American icons: Ellsworth Kelly

Kelly, Ellsworth, Cité , 1951, Copyright et Credit photo: ©Ellsworth Kelly. Photo SFMOMA / Ben Blackwell.

Kelly, Ellsworth, Cité , 1951, Copyright et Credit photo: ©Ellsworth Kelly. Photo SFMOMA / Ben Blackwell.

Ellsworth Kelly, Cité, 1951, oil on wood, adjustment of 20 panels, 58 ½ x 70 ¾ inches, Doris and Donald Fisher collection at San Francisco Museum of Modern Art.

This painting is featured in the Icônes Américaines, Chefs-d’œuvre du SFMOMA et de la Collection Fisher au Grand Palais exhibition (American Icons, masterworks from SFMOMA and the Fisher collection at the Grand Palais) which diptyque is proud to be supporting.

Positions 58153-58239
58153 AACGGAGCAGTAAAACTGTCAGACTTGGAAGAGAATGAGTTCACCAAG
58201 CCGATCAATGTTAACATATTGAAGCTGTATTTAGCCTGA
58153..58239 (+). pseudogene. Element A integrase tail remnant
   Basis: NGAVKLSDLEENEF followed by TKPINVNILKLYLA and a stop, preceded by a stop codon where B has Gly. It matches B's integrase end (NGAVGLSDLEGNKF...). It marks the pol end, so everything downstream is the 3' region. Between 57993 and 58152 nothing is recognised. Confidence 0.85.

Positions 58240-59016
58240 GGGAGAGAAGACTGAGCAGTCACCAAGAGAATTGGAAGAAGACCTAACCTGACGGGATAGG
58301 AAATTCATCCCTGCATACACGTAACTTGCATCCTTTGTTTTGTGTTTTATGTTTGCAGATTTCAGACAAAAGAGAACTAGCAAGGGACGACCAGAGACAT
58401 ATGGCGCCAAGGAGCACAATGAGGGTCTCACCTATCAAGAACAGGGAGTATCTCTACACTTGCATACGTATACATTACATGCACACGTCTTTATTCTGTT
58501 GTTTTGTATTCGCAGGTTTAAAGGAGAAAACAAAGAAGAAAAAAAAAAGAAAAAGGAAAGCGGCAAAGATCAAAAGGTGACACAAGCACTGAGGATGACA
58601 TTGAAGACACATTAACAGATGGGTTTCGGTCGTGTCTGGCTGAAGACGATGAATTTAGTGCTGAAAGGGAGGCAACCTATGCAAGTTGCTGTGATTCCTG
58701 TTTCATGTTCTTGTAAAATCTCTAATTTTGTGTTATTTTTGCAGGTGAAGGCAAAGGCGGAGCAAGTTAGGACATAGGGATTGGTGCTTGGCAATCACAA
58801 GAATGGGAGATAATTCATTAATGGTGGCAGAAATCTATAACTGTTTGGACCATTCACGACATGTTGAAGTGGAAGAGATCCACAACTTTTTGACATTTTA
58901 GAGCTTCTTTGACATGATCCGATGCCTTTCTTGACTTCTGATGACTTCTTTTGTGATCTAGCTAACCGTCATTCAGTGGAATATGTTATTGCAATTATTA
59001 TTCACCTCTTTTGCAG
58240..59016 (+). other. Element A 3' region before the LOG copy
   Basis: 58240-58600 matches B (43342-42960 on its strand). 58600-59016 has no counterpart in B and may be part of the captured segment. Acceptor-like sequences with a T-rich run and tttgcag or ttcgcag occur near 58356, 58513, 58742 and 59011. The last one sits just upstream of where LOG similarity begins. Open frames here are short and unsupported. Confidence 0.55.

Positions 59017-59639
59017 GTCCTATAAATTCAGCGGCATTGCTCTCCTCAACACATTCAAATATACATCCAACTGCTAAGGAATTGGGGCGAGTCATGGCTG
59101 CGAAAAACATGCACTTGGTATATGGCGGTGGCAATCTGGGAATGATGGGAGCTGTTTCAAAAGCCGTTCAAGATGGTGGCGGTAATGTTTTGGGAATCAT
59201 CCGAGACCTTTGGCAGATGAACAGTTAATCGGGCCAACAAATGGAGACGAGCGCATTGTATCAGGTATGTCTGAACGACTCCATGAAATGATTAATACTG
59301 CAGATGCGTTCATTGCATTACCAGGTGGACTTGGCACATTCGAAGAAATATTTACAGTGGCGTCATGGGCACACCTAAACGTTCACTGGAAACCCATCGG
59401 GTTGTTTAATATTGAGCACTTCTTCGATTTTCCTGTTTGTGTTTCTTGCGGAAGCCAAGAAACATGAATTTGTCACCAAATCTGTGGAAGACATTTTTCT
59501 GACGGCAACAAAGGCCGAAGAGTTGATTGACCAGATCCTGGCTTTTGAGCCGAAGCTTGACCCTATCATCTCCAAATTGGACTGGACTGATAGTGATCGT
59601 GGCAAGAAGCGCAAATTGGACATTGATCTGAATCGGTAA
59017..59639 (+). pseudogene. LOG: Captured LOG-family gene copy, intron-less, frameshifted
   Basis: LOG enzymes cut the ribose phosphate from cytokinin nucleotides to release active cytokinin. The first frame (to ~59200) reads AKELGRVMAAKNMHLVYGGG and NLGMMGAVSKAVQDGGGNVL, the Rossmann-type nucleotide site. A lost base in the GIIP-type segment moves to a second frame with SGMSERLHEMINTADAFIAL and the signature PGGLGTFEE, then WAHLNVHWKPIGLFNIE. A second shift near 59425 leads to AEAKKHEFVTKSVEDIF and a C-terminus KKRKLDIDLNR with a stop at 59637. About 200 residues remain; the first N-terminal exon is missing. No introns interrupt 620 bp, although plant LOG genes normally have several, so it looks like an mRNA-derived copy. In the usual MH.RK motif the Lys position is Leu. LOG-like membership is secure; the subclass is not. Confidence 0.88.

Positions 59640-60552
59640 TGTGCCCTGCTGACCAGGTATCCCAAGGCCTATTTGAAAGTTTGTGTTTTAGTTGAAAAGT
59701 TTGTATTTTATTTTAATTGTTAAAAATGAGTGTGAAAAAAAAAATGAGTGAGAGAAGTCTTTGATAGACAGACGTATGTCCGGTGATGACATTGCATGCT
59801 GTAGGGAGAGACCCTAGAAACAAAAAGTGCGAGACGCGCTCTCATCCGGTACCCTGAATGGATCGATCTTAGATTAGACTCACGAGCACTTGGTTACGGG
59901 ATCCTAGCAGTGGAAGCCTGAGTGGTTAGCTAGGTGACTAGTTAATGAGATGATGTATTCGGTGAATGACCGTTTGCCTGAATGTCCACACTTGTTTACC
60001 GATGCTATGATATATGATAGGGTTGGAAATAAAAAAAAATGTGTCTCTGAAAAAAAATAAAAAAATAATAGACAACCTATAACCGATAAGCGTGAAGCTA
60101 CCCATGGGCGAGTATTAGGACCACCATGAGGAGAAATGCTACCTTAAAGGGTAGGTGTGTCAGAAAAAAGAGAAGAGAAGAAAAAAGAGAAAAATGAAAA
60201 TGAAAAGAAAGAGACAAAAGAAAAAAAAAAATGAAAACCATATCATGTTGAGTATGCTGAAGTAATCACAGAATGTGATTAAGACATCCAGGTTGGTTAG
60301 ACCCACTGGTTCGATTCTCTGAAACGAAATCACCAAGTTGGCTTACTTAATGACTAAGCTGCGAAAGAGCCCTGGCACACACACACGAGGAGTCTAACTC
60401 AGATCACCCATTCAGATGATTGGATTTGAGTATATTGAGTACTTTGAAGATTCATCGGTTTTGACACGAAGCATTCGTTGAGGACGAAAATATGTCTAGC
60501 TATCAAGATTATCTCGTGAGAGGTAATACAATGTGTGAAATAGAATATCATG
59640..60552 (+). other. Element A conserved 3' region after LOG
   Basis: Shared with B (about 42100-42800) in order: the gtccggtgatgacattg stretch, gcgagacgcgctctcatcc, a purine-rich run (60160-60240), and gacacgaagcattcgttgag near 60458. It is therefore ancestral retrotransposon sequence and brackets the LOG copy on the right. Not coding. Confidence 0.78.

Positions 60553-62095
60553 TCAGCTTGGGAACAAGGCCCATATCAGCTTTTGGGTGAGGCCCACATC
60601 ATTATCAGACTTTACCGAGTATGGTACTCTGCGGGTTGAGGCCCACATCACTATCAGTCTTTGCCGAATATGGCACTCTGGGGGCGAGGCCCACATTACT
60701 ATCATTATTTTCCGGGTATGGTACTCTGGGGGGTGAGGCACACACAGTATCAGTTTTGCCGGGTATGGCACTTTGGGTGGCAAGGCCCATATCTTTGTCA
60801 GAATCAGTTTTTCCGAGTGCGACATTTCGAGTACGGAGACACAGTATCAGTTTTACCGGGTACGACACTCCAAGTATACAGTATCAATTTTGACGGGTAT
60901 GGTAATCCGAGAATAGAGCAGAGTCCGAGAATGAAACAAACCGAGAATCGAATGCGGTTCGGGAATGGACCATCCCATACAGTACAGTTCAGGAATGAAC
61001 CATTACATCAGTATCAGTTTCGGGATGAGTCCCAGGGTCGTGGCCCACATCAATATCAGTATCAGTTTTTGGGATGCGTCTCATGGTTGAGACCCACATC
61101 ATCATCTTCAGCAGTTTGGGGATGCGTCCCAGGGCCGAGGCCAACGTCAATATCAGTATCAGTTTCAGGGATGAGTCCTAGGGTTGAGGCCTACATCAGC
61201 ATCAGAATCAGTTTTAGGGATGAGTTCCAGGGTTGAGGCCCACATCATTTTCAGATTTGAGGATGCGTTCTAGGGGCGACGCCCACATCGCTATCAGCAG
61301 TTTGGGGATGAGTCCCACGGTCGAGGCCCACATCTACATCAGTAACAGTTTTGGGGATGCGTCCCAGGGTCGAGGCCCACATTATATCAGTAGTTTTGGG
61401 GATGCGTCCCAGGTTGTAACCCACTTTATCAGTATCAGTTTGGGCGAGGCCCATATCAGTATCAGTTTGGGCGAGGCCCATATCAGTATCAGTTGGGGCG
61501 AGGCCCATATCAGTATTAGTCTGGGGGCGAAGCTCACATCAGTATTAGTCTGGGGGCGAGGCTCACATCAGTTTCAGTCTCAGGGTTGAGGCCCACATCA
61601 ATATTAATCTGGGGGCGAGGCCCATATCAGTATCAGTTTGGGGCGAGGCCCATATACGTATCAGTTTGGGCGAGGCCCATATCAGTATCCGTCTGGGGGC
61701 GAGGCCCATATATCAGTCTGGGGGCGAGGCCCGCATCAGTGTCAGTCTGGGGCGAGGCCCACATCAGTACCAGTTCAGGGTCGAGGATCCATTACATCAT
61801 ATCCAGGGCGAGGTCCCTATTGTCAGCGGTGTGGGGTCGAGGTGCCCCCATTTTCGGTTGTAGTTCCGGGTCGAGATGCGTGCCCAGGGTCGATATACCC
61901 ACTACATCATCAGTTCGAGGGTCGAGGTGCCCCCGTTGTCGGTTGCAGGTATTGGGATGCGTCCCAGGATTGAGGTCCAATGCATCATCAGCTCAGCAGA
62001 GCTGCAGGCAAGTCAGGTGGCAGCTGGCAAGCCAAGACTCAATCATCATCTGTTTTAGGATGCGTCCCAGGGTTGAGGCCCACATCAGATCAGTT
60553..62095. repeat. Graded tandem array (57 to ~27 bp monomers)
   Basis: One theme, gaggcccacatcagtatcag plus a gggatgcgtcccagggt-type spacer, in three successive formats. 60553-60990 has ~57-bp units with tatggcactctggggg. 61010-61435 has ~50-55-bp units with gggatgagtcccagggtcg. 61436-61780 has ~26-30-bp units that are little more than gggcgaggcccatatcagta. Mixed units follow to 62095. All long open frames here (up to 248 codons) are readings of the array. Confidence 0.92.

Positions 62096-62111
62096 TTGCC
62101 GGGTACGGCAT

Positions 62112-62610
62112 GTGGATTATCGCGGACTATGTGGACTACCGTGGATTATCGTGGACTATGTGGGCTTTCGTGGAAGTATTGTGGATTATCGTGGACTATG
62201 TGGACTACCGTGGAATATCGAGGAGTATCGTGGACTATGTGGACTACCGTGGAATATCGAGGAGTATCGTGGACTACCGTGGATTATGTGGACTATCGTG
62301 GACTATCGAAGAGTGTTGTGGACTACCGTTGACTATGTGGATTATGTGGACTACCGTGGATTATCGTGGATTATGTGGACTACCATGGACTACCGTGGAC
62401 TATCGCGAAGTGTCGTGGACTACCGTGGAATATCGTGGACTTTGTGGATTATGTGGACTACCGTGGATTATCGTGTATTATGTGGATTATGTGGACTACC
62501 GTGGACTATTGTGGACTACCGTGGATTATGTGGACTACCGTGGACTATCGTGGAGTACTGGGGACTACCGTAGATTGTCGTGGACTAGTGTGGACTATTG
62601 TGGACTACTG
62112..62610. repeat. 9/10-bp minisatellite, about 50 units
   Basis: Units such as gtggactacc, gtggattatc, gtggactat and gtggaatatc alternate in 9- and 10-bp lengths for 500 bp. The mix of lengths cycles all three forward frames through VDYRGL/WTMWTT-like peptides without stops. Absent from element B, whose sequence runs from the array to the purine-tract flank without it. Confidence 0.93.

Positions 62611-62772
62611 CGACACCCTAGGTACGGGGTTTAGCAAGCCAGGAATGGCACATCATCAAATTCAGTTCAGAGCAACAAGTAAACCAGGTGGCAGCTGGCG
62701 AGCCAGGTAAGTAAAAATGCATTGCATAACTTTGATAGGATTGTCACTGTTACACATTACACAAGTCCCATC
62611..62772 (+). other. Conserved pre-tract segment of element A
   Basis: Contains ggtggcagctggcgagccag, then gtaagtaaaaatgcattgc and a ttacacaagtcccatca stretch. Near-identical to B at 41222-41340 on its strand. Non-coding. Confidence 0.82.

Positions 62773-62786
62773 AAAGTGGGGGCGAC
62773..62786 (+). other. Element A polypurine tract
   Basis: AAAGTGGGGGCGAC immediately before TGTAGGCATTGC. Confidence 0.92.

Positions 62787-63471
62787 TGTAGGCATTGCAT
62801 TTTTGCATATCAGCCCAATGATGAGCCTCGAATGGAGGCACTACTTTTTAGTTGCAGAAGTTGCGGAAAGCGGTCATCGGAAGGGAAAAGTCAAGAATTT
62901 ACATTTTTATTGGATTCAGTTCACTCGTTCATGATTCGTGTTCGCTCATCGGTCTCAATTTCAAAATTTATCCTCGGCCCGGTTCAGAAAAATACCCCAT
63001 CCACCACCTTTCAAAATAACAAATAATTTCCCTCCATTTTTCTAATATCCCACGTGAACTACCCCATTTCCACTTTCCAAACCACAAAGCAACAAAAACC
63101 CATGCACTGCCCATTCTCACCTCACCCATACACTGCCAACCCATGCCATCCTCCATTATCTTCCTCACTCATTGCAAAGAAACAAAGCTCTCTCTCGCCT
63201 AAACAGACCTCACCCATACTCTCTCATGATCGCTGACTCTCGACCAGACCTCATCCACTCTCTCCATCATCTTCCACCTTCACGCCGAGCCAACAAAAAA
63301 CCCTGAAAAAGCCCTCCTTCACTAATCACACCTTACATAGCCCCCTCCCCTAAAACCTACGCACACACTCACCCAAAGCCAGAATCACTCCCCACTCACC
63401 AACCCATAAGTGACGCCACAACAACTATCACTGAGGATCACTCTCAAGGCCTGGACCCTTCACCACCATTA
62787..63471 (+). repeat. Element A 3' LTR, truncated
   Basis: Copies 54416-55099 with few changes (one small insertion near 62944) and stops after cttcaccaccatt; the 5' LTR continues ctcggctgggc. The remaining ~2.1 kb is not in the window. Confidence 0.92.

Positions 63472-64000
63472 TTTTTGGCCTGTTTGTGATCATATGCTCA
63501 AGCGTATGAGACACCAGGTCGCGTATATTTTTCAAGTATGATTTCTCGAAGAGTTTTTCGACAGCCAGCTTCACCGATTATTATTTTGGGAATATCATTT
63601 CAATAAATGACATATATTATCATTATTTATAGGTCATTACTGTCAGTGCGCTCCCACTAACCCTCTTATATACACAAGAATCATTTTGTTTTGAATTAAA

Ellsworth Kelly is a painter and a sculptor who started his artistic life after the second World War. Through his art Kelly strove to liven pictorial dynamics between lines, volumes, colors and forms – between a painting and the surrounding space, between a piece of art and its architectural frame, between art and audience. For Kelly any work of art ought to produce its own connection with people both physical and intuitive. The painting Cité dates back from the artist’s Parisian period when John Cage and Hans Arp suggested he use randomness in his work. This piece of art is experimenting this new approach – strong black and white brushstrokes on a wooden panel is used first which the artist then cuts into 20 square pieces before re-assembling them in random order. This process would enable an artist to unleash spontaneous and subconscious forces freed from the influences of self-reflection, aesthetical tastes, cultural and emotional. This comes out about eight years before William Burrough’s first cut-ups that his friend, painter Brion Gysin, invited him to experiment with. Ellsworth Kelly’s work is often related to several post-war artistic movements, such as minimalism, hard-edge painting, color tonality and pop art, all of which he influenced without ever being an official member of any of them.